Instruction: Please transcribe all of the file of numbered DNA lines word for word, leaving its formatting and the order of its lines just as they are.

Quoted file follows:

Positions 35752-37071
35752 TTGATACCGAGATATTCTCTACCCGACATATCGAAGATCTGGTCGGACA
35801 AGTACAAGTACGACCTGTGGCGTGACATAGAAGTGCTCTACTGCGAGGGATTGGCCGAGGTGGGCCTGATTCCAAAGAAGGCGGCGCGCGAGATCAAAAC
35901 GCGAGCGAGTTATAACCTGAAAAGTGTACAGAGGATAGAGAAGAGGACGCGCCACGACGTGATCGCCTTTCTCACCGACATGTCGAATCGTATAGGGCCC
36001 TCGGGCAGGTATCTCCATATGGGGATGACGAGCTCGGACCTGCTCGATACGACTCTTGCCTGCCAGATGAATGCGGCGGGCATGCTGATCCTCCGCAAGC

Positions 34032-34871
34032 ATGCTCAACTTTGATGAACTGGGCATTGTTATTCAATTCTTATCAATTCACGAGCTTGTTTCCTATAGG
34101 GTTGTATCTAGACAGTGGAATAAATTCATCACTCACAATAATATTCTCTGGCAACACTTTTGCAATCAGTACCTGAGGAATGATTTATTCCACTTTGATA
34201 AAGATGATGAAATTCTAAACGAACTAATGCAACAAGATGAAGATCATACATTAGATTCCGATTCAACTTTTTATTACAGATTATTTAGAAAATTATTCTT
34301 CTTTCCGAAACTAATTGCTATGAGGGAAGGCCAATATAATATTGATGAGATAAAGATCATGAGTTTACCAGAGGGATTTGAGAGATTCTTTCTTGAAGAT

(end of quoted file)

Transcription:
Positions 35752-37071
35752 TTGATACCGAGATATTCTCTACCCGACATATCGAAGATCTGGTCGGACA
35801 AGTACAAGTACGACCTGTGGCGTGACATAGAAGTGCTCTACTGCGAGGGATTGGCCGAGGTGGGCCTGATTCCAAAGAAGGCGGCGCGCGAGATCAAAAC
35901 GCGAGCGAGTTATAACCTGAAAAGTGTACAGAGGATAGAGAAGAGGACGCGCCACGACGTGATCGCCTTTCTCACCGACATGTCGAATCGTATAGGGCCC
36001 TCGGGCAGGTATCTCCATATGGGGATGACGAGCTCGGACCTGCTCGATACGACTCTTGCCTGCCAGATGAATGCGGCGGGCATGCTGATCCTCCGCAAGC

Positions 34032-34871
34032 ATGCTCAACTTTGATGAACTGGGCATTGTTATTCAATTCTTATCAATTCACGAGCTTGTTTCCTATAGG
34101 GTTGTATCTAGACAGTGGAATAAATTCATCACTCACAATAATATTCTCTGGCAACACTTTTGCAATCAGTACCTGAGGAATGATTTATTCCACTTTGATA
34201 AAGATGATGAAATTCTAAACGAACTAATGCAACAAGATGAAGATCATACATTAGATTCCGATTCAACTTTTTATTACAGATTATTTAGAAAATTATTCTT
34301 CTTTCCGAAACTAATTGCTATGAGGGAAGGCCAATATAATATTGATGAGATAAAGATCATGAGTTTACCAGAGGGATTTGAGAGATTCTTTCTTGAAGAT